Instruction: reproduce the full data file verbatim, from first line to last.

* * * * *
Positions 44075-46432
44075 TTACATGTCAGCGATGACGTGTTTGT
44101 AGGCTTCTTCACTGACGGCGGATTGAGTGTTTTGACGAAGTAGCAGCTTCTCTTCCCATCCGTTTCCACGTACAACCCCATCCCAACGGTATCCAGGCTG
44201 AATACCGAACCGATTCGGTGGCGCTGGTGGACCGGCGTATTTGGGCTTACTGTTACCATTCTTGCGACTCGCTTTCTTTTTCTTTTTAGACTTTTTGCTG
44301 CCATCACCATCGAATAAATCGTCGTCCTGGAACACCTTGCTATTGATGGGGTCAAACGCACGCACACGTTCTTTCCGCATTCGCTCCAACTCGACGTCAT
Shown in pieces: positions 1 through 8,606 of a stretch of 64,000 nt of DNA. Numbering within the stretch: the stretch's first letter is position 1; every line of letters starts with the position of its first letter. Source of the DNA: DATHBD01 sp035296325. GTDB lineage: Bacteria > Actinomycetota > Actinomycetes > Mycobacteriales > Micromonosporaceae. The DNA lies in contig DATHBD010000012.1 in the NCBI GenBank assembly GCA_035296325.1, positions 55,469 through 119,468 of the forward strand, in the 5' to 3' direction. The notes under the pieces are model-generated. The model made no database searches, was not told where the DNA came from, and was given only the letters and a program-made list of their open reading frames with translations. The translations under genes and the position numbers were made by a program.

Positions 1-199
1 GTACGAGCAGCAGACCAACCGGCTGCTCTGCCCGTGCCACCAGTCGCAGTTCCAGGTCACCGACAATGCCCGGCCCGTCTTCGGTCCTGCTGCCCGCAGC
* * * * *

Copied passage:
Positions 44075-46432
44075 TTACATGTCAGCGATGACGTGTTTGT
44101 AGGCTTCTTCACTGACGGCGGATTGAGTGTTTTGACGAAGTAGCAGCTTCTCTTCCCATCCGTTTCCACGTACAACCCCATCCCAACGGTATCCAGGCTG
44201 AATACCGAACCGATTCGGTGGCGCTGGTGGACCGGCGTATTTGGGCTTACTGTTACCATTCTTGCGACTCGCTTTCTTTTTCTTTTTAGACTTTTTGCTG
44301 CCATCACCATCGAATAAATCGTCGTCCTGGAACACCTTGCTATTGATGGGGTCAAACGCACGCACACGTTCTTTCCGCATTCGCTCCAACTCGACGTCAT
Shown in pieces: positions 1 through 8,606 of a stretch of 64,000 nt of DNA. Numbering within the stretch: the stretch's first letter is position 1; every line of letters starts with the position of its first letter. Source of the DNA: DATHBD01 sp035296325. GTDB lineage: Bacteria > Actinomycetota > Actinomycetes > Mycobacteriales > Micromonosporaceae. The DNA lies in contig DATHBD010000012.1 in the NCBI GenBank assembly GCA_035296325.1, positions 55,469 through 119,468 of the forward strand, in the 5' to 3' direction. The notes under the pieces are model-generated. The model made no database searches, was not told where the DNA came from, and was given only the letters and a program-made list of their open reading frames with translations. The translations under genes and the position numbers were made by a program.

Positions 1-199
1 GTACGAGCAGCAGACCAACCGGCTGCTCTGCCCGTGCCACCAGTCGCAGTTCCAGGTCACCGACAATGCCCGGCCCGTCTTCGGTCCTGCTGCCCGCAGC